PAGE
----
Archive for the ‘Rights’ Category
I have been reading and thinking about the Hejab lately. Here’s a blog post on the topic I thought was fascinating.
This whole notion that women wear the Hejab by “choice” is so perplexing to me.
How can wearing the Hejab be a choice if it’s the only option? For something to be a true choice, don’t you have to be as free to say “No” as you are to say “Yes”?
Or am I missing something huge?
“Several hundred men eventually attacked the protesters. Several of the women who stood their ground with considerable courage were stabbed as they chanted slogans for equal rights.”
There are really only two reactions to this that I can imagine: 1) sheer hopelessness or 2)doubling down on the fight for fairness.
What’s it gonna be?
We all know that women make up 1/2 the human resources on planet earth. So is there any reasonable response, other than outrage, at the ample evidence that women, with vicious regularity, suffer disproportionately at human hands?
Let’s just parse an article in the New York Times on the recent Afghan election, shall we?
“A particular concern was the notably low turnout of women, who election observer organizations said were disproportionately affected by the violence and intimidation.”
“But women voters seemed to have faced disproportionate obstacles, election observer groups said. “
“Hundreds of polling stations for women (stations throughout the country were segregated to keep men and women from publicly mingling) did not even open in some areas where Taliban influence is high, but women also suffered discrimination and intimidation in some places in central and northern Afghanistan. Female candidates received threats and were largely ignored in news coverage of the elections, the observers said.”
‘The disproportionate effects of poor security conditions, widespread cultural opposition to women in public life and a number of attacks clearly aimed at deterring women’s activities all created significant obstacles,’ the European Union observer mission said in its preliminary statement on Saturday.”
I’m outraged. How about you?
For the first time in 1000 years, women will be allowed in the vicinity of these artworks.
“The original decree banning women, and female animals (except cats, which help control the rat population), from the enclave was issued by the Byzantine emperor Constantine Monomachos in 1045. Under Greek law, a breach of the ban by a woman can still lead to a jail sentence. The ban on female animals is enforced as strictly as possible. The monks maintain that the presence of women slows their path towards spiritual enlightenment. “
Perhaps someone realized that the “A” in the A train to enlightenment does not stand for apartheid.
Because justice should also be by the people, for the people…
More on the topic:
Dahlia Lithwick on Female Supreme Court Justices in Newsweek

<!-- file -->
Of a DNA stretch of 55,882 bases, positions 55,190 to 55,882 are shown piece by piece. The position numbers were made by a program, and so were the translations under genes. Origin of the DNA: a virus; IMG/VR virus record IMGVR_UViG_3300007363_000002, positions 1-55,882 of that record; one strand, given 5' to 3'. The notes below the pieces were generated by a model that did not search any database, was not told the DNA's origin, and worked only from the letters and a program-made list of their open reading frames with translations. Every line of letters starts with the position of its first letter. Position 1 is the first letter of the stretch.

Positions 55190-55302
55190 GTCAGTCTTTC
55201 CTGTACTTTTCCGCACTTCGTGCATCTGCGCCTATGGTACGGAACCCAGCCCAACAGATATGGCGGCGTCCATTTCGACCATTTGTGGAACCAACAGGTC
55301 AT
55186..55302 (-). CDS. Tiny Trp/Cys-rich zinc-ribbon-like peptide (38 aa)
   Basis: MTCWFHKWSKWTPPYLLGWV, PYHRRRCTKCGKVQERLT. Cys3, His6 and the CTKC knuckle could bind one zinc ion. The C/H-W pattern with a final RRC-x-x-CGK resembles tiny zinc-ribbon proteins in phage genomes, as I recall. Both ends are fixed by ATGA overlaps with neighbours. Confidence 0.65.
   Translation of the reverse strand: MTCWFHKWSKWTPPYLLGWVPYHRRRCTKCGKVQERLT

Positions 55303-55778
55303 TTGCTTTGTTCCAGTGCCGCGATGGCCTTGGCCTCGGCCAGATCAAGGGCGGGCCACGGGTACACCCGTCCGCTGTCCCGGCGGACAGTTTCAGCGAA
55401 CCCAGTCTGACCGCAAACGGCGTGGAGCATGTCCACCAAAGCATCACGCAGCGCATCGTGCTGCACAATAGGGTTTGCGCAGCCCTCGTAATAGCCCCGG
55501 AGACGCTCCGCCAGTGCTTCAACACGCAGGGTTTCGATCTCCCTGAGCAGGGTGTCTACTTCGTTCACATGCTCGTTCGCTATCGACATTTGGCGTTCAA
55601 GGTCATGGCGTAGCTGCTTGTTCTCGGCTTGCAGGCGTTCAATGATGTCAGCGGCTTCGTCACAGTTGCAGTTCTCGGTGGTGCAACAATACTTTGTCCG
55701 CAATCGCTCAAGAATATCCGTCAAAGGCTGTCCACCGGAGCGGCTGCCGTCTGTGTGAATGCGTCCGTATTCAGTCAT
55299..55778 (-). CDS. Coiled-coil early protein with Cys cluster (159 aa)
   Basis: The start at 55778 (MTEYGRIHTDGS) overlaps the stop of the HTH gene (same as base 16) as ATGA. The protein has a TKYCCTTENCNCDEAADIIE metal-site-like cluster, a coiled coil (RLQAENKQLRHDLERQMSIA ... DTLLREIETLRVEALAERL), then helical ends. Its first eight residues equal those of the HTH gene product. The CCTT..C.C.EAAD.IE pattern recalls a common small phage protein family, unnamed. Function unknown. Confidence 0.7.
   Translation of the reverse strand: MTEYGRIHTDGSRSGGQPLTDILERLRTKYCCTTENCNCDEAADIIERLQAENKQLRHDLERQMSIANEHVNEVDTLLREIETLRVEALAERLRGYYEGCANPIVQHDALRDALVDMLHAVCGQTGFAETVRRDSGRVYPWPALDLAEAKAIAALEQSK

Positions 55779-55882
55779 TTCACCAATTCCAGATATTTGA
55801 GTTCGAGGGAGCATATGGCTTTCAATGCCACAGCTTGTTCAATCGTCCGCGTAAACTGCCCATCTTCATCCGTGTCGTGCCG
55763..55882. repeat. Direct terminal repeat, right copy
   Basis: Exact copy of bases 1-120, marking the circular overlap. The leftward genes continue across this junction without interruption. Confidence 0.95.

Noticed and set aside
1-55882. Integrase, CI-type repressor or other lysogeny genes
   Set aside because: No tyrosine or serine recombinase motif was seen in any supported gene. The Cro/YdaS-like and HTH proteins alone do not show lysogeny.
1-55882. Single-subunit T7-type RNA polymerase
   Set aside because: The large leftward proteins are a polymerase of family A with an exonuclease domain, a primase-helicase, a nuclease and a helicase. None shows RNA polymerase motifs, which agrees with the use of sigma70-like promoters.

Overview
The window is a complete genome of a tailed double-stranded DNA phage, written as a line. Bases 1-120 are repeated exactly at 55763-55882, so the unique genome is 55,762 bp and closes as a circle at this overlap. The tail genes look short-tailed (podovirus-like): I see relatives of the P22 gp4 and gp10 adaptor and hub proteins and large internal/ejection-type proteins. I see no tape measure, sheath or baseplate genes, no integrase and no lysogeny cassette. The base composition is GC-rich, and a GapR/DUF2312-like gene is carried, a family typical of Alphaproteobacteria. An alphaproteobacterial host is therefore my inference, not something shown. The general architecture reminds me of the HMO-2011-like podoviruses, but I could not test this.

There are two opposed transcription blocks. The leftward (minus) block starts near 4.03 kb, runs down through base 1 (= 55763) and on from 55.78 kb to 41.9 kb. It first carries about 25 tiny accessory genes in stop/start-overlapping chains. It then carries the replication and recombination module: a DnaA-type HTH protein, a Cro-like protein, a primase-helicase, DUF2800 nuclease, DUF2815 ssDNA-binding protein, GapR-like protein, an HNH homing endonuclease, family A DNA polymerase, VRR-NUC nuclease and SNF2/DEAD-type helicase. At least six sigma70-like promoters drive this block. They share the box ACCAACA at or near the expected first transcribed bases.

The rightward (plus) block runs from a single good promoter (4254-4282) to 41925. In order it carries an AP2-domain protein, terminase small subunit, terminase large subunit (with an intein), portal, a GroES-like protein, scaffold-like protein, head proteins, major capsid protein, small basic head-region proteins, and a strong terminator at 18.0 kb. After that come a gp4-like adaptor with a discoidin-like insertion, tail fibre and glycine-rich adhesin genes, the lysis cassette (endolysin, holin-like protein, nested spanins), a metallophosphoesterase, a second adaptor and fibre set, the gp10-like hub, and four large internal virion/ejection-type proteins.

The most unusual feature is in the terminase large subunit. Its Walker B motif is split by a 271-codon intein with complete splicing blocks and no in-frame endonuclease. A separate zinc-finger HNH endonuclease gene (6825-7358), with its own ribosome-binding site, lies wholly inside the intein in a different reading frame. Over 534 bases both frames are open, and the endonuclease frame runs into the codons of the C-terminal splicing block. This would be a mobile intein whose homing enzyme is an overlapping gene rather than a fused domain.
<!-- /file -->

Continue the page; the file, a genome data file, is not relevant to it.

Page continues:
“Empirical studies on gender and judging so far have been inconclusive. But in an award-winning 2008 paper titled “Untangling the Causal Effects of Sex on Judging,” Washington University’s Christina L. Boyd and Andrew D. Martin and Northwestern School of Law’s Lee Epstein suggest that women judges really are different. Surveying sex-discrimination suits resolved by panels of judges in federal circuit courts between 1995 and 2002, they examined whether male and female judges rule alike, and whether the presence of a woman on a panel affects the behavior of her male colleagues. Here’s what they found: male judges were 10 percent more likely to rule against alleged sex-discrimination victims, and male judges were “significantly more likely” to rule in their favor if a woman judge was on the panel.
Because Epstein, Boyd and Martin were only studying sex-discrimination cases, it’s unclear whether their data would hold true in cases where gender was beside the point. Still, its intriguing that male judges rule differently when they’re sharing the bench with a woman: it suggests female moral reasoning—if such a thing exists—might be contagious.”
The original research by Boyd, Martin and Epstein is is here.
Take home quotes:
Akala, a widow, 38
“A woman cannot live by herself. A woman cannot rent a house by herself. If she doesn’t have any money, she and her children will be ridiculed by society and if she does have money, her property will be seized. She will have neither good health nor a good life. And every moment of her life it is in danger.”
“I want to be one of those people who have changed this…”
Me too. How about you?
Join 5 for Fairness.
Though Afghan President Hamid Karzai has recently backpedaled, he did sign a law recently in Afghan law would have severely restricted the rights of Shia women and girls.
According to the Guardian, “the most controversial article says that the wife is ‘bound to preen for her husband, as and when he desires’ and ‘is bound to give a positive response to the sexual desire of her husband’.
Defenders of the law have pointed out that the legislation was improved by the lower house of parliament, which introduced the concession allowing women to leave their homes without the permission of their husbands if they had a good reason to.”
“A good reason.” Women can leave their homes without permission from their husband if they “a good reason.” And THAT’S an improvement?
I’d say this law, and the fact that Karzai backpedaled on it only due to significant international pressure, is a very good reason to join 5 for Fairness.